- Top officials in Indonesia have reportedly declared a moratorium on new oil palm and mining concessions in the Leuser Ecosystem.
- Indonesia’s Minister of the Environment and Forestry Siti Nurbaya, Aceh Province governor Zaini Abdullah, and Wali Nanggroe Aceh Malik Mahmud Al Haytar reached an agreement late Tuesday night.
- The moratorium includes a review of existing oil palm and mining concessions in the Leuser Ecosystem as well as a ban on land-clearing until the review is complete.
Top officials in Indonesia have reportedly declared a moratorium on new oil palm and mining concessions in the Leuser Ecosystem, the only place on Earth where elephants, rhinos, orangutans, and tigers roam the same forests.
According to foresthints.news, Indonesia’s Minister of the Environment and Forestry Siti Nurbaya, Aceh Province governor Zaini Abdullah, and Wali Nanggroe Aceh or “Guardian of Aceh” Malik Mahmud Al Haytar reached an agreement late Tuesday night. The moratorium includes a review of existing oil palm and mining concessions in the Leuser Ecosystem as well as a ban on land-clearing until the review is complete.
“We are still busy preparing the details of the moratorium. After the completion of this phase, we will release details of the next phase,” Minister Siti told foresthints.news. “However, I can say that a moratorium on the expansion of palm oil and mining in the Leuser Ecosystem is set in stone.”
The moratorium comes just days after Indonesian president Joko Widodo pledged to establish a nationwide moratorium on such concessions in forest areas. Jokowi, as the president is popularly known, said that Indonesia has already allocated enough land for palm oil production, noting that better management practices could double palm oil production on existing plantations.
Aceh’s decision to follow Jokowi’s directive is significant because sub-national governments aren’t always keen on taking orders from the central government. Indonesia’s decentralized system leaves many land use decisions up to local officials. Accordingly, Siti — a central government official — welcomed Aceh’s cooperation.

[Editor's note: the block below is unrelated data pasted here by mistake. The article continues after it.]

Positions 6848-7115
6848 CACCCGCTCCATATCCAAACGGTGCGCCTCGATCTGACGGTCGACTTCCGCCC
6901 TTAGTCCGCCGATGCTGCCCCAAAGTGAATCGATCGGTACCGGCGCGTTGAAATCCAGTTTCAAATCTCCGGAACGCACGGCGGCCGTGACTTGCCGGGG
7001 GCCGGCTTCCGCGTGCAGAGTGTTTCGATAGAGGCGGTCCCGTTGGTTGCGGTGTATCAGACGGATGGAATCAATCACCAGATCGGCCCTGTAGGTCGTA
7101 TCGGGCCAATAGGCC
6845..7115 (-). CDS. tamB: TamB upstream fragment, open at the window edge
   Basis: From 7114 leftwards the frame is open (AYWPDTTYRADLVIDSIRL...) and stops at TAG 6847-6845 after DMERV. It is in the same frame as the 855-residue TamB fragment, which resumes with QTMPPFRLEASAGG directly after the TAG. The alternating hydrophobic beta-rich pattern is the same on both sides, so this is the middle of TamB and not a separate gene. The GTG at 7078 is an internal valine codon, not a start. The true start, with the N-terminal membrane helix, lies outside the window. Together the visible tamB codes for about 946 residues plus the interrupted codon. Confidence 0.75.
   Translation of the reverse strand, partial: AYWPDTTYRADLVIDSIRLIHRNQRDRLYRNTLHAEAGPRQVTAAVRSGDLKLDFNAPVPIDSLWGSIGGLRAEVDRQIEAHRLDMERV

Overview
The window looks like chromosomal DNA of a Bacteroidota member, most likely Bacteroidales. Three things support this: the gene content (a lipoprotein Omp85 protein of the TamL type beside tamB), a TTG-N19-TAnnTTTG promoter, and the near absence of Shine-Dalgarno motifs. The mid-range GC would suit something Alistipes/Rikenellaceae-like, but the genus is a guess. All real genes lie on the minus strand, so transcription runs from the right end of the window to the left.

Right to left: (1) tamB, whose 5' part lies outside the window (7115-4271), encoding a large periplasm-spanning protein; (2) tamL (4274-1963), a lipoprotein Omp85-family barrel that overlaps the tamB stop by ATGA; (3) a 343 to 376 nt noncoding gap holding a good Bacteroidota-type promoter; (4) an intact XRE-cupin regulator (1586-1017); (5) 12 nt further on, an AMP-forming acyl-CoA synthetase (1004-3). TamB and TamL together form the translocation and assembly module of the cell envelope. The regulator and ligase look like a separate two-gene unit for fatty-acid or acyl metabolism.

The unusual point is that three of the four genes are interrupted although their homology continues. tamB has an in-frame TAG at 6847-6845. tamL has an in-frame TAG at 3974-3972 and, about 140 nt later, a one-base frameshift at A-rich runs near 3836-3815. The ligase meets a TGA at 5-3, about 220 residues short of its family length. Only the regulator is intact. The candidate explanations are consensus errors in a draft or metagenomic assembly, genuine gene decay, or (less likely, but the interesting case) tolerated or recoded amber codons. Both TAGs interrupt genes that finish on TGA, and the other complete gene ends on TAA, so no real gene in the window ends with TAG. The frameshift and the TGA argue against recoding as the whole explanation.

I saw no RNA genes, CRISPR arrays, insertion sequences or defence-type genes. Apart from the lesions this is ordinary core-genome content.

“This very important step we have taken represents a concrete follow-up to the directive of President Joko Widodo who has demanded a halt to the expansion of palm oil and mining,” foresthints.news quoted the minister as saying. “I really appreciate the positive response of the Wali Nanggroe Aceh and Aceh Governor, both of whom have expressed their willingness to take the initiative in following up on the president’s directive.”
Malik Mahmud Al Haytar called the agreement “good news” for Aceh’s people and wildlife.
“Without the slightest hesitation, I give my absolute support to any measures taken to protect the Leuser Ecosystem, including this moratorium decision,” he was quoted as saying. “This is good news for all of us, including all the wildlife in the Leuser Ecosystem.”
The moratorium was announced less than a month after a visit by actor Leonardo Dicaprio raised awareness of threats to the Leuser Ecosystem from the mining and palm oil industries. Dicaprio, whose philanthropic foundation last year put up over $3 million for conservation projects in Sumatra, called for a global effort to save the ecosystem, which is one of the last refuges of lowland rainforest on the Indonesian island.
Since the 1980s, Sumatra has been hard hit by forest conversion for oil palm, timber, and wood fiber plantations. Those industries have also driven large-scale drainage of tropical swamps known as peatlands, leaving vast area at risk of catastrophic fires, which now plague the region on a regular basis, including last year’s haze crisis which hospitalized hundreds of thousands and released more than a billion tons of carbon into the atmosphere.